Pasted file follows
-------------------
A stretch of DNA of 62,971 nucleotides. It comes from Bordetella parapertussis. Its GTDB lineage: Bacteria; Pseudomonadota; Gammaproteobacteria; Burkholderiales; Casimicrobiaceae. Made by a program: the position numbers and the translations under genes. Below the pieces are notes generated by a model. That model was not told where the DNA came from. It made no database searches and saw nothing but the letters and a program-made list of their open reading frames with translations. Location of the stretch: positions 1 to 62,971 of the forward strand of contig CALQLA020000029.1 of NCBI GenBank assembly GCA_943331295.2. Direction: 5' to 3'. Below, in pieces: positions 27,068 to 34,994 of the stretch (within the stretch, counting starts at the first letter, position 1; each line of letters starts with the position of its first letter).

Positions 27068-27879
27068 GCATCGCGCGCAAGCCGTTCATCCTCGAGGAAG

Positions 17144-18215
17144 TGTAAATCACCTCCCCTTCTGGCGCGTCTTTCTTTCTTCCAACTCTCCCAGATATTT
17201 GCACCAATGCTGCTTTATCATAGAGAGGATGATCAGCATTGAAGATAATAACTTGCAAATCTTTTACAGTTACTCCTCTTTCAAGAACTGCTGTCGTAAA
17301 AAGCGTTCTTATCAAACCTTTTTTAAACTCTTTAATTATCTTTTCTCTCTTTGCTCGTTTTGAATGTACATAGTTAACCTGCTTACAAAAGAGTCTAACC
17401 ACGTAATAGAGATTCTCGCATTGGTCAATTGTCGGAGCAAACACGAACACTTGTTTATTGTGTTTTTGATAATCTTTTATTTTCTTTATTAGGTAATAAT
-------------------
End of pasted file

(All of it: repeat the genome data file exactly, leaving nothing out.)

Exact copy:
A stretch of DNA of 62,971 nucleotides. It comes from Bordetella parapertussis. Its GTDB lineage: Bacteria; Pseudomonadota; Gammaproteobacteria; Burkholderiales; Casimicrobiaceae. Made by a program: the position numbers and the translations under genes. Below the pieces are notes generated by a model. That model was not told where the DNA came from. It made no database searches and saw nothing but the letters and a program-made list of their open reading frames with translations. Location of the stretch: positions 1 to 62,971 of the forward strand of contig CALQLA020000029.1 of NCBI GenBank assembly GCA_943331295.2. Direction: 5' to 3'. Below, in pieces: positions 27,068 to 34,994 of the stretch (within the stretch, counting starts at the first letter, position 1; each line of letters starts with the position of its first letter).

Positions 27068-27879
27068 GCATCGCGCGCAAGCCGTTCATCCTCGAGGAAG

Positions 17144-18215
17144 TGTAAATCACCTCCCCTTCTGGCGCGTCTTTCTTTCTTCCAACTCTCCCAGATATTT
17201 GCACCAATGCTGCTTTATCATAGAGAGGATGATCAGCATTGAAGATAATAACTTGCAAATCTTTTACAGTTACTCCTCTTTCAAGAACTGCTGTCGTAAA
17301 AAGCGTTCTTATCAAACCTTTTTTAAACTCTTTAATTATCTTTTCTCTCTTTGCTCGTTTTGAATGTACATAGTTAACCTGCTTACAAAAGAGTCTAACC
17401 ACGTAATAGAGATTCTCGCATTGGTCAATTGTCGGAGCAAACACGAACACTTGTTTATTGTGTTTTTGATAATCTTTTATTTTCTTTATTAGGTAATAAT